could represent measurements in two time-steps, where time-step 1 contains three measurements and time-step 2 contains two measurements (in 2D). As mentioned above, there should be one such file for each frame. The tracker is then called and given as input these points in the form of a list of files via command line parameters. The file names should be given in order of ascending time; perhaps the easiest way to do it is using wild cards, i.e.
where OPTIONS is a place-holder for the command line options, described below.
For convenience, we provide a tool for finding these points in certain types of images. At the moment, this tool -- called find_points -- works best with GFP confocal microscope pollen tube data. We are in the midst of creating a much more generic and robust tool for finding points in images.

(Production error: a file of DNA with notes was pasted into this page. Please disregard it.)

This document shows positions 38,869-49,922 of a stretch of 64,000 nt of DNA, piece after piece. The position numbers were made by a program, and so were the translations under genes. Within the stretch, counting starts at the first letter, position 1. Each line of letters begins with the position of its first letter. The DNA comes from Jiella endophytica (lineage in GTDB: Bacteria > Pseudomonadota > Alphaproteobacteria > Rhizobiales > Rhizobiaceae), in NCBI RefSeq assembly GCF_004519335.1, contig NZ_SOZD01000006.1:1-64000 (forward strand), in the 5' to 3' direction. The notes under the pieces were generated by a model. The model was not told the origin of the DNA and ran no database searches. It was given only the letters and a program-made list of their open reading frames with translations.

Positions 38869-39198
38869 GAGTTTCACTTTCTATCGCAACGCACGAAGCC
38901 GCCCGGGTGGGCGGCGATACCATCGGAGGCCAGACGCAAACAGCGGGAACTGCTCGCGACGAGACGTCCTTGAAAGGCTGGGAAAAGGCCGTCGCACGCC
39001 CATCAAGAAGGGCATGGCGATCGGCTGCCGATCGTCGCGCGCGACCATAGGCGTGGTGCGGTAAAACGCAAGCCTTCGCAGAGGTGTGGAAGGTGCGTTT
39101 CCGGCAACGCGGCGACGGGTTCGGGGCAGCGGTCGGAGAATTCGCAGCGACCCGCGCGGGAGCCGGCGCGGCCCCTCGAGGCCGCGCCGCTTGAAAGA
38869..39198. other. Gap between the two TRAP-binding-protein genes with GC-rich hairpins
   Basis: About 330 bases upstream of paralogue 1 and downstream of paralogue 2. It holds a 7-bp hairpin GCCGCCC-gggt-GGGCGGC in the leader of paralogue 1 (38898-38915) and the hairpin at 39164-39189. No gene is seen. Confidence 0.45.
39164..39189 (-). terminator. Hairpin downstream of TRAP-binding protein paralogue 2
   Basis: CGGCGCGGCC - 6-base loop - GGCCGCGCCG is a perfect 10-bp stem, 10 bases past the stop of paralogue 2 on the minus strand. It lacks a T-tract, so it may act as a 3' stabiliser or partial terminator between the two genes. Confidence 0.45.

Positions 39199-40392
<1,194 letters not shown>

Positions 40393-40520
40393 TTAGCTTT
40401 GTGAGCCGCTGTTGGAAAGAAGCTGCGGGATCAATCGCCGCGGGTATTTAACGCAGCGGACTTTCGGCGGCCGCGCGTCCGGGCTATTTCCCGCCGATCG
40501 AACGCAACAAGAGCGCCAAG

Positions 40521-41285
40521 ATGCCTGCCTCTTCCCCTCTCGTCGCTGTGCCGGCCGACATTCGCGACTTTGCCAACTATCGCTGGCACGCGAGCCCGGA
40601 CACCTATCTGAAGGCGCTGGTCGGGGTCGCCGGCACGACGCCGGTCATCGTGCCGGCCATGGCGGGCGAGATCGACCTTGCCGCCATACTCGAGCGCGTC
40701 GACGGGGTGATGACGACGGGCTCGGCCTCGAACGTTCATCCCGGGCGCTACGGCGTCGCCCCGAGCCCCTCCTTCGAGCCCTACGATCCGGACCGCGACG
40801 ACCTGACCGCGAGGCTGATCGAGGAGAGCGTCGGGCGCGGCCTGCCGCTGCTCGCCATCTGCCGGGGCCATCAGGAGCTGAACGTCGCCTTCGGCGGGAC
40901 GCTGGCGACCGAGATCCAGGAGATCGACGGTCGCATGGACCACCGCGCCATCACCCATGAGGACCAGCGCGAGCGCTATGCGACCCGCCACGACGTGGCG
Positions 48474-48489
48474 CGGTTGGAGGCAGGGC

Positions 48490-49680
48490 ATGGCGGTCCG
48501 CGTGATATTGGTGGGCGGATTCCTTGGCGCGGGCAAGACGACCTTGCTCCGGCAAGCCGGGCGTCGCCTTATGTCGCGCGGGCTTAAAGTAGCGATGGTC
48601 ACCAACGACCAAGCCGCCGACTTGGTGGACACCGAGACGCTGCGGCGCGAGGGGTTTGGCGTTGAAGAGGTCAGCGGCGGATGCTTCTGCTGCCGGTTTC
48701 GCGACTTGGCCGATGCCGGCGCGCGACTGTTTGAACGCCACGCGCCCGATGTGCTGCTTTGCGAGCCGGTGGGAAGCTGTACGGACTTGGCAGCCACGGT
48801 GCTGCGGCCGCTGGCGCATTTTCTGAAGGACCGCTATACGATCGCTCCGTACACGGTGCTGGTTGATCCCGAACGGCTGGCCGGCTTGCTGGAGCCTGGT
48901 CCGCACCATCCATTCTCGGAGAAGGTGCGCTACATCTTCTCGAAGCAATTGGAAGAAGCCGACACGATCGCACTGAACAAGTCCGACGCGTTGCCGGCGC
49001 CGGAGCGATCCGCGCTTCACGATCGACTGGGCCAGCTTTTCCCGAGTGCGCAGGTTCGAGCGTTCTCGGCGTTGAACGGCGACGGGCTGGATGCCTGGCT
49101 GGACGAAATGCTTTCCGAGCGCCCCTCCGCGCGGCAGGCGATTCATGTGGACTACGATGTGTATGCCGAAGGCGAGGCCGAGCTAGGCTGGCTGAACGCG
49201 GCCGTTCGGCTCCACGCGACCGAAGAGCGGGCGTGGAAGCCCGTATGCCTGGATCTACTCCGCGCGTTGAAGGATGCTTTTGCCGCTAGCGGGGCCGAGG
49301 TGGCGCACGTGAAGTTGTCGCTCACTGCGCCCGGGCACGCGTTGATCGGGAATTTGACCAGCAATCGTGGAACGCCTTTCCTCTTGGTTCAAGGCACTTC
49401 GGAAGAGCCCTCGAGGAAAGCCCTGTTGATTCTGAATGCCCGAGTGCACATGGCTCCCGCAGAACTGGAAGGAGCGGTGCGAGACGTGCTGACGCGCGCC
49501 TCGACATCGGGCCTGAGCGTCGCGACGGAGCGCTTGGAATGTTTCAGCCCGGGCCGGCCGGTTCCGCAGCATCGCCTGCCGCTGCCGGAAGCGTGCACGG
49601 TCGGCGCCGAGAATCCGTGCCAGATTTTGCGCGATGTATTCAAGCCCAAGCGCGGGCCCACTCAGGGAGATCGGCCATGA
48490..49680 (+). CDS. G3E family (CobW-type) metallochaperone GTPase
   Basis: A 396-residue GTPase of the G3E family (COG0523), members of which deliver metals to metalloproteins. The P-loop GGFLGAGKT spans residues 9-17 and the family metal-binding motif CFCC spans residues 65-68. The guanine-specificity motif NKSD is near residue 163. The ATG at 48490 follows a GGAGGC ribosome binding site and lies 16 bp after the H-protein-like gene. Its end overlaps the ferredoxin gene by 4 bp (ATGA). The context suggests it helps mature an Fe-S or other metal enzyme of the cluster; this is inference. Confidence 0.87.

We also provide the image data used in the paper. For convenience, we also provide the extracted points files for each of the videos. That is, we provide the output of the point-finding program on the pollen-tube images described in the paper. Both of these items are available for download here.
As mentioned above, our tracker program has a command line interface. One calls it by invoking the program on the desired input, with the desired options. One of those options is "--help", which lists and describes the possible options to the program. Giving --help to the program generates the following:
The arguments to the tracking program can be separated into two categories: program parameters and algorithm parameters. The program arguments are quite self-explanatory and are very easy to set. In contrast, the algorithm parameters take some time to get used to and can be a little tricky to set. Here is a brief description of those parameters, along with reasonable ranges for most applications.
|d-bar||Number of time-steps targets are allowed to be missing (consecutively). Usual values range between 2 and 6.|
|v-bar||Maximum velocity of targets; units are in relative coordinates per time step (e.g., a value of 0.5 indicates a velocity of 0.5 the size of the image per time step). Usual values range between 0.01 and 0.15.|